Police are attempting to verify how the National Feedlot Corporation (NFC) obtained RM13.8 million to purchase two units of luxury condominiums in upmarket One Menerung Bangsar, Kuala Lumpur.
A source told the New Straits Times that according to the RM250 million soft loan agreement signed between the government and NFC, the funds will only be released once the contractors billed the corporation, which will then submit the invoice or delivery order to the government.
“For example, if a contractor dealing with the NFC submits a bill for RM20,000, the corporation will forward the bill to a government agency, which will then disburse the money.
“This is how the disbursement process was meant to be. If that is the case, police want to know where the funds for the two condominiums came from,” the source was quoted as saying.
Police investigations also targeted the purchases of two plots of land in Presint 10 Putrajaya for RM3.3 million, a Mercedes Benz CLS350 CGI for RM534,622 and another plot of land in Gemas, Negeri Sembilan.
“We are very interested in the acquisition of land in Putrajaya and real estate purchases.”
According to the news report, police will record statements and check documents from more than 100 contractors who had dealings with the NFC.
The source also disclosed that about a year ago, police had received reports from the NFC regarding thefts of cattle, beef, and date. Six people, including employees of the corporation, were nabbed over the thefts.
NFC chairperson keeping low profile
Meanwhile, despite mounting pressure for a full explanation on the allegations, NFC executive chairperson Mohamad Salleh Ismail has chosen to keep a low profile.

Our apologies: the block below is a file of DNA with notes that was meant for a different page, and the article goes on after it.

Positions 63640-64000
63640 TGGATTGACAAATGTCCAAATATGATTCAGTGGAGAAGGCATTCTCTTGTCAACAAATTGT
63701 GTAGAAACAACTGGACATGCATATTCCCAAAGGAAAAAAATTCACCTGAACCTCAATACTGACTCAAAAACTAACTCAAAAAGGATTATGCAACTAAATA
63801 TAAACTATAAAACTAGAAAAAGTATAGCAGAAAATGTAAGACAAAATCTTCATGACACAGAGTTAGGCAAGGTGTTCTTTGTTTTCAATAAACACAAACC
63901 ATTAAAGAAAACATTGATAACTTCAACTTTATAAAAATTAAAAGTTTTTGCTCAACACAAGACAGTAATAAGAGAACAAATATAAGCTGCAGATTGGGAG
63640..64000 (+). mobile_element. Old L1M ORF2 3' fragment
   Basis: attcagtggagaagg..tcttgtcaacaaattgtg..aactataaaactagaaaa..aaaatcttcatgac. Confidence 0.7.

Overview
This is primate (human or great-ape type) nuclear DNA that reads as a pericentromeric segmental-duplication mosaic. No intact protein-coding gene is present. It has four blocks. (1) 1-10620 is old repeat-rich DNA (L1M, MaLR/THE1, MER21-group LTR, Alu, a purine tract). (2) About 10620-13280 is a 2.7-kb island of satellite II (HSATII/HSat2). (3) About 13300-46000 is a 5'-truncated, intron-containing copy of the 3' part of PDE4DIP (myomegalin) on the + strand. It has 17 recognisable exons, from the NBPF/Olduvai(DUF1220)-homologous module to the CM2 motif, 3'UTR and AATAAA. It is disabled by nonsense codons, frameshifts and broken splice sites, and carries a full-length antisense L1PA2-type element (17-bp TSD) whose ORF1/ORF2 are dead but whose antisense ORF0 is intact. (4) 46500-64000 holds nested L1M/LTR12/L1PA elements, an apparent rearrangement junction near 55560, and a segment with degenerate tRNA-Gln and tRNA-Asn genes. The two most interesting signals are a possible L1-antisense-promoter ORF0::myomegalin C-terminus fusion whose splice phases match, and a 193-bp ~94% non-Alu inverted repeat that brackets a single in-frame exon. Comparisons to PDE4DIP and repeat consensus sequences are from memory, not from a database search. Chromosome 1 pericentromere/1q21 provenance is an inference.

Although the allegations were made by PKR strategy director Rafizi Ramli a month ago, Salleh told the Malay daily Berita Harian that he is still studying the matter before taking further action, including bringing the opposition party to court.
Declining to elaborate further, Salleh replied the daily's enquiry through a text message yesterday: “I'm currently studying Rafizi's allegations for further action.”
When asked about the action to be taken, he repeated: “I will study the allegations and take adequate action.”
Salleh is the husband of Women, Family and Community Development Minister Shahrizat Abdul Jalil.
He has been silent after calling a press conference last month for selected media to answer some of the allegations.
Accounts of NFC, a cattle-farming project funded by taxpayers, were reported to be “in a mess” in the Auditor-General’s Report, which was released in October.
Digging deeper, PKR has since unearthed public documents that revealed NFC’s sister-company, National Livestock and Meats Corporation, had used part of the RM250 million government loan to some questionable purchases.
The controversy has put Shahrizat under pressure within and outside of the party. At least two of her Umno colleagues have openly urged her to step down while several others have demanded the couple to explain the allegations.
Insisting that she has nothing to do with the project, the Wanita Umno chief has refused to take any questions pertaining to the matter.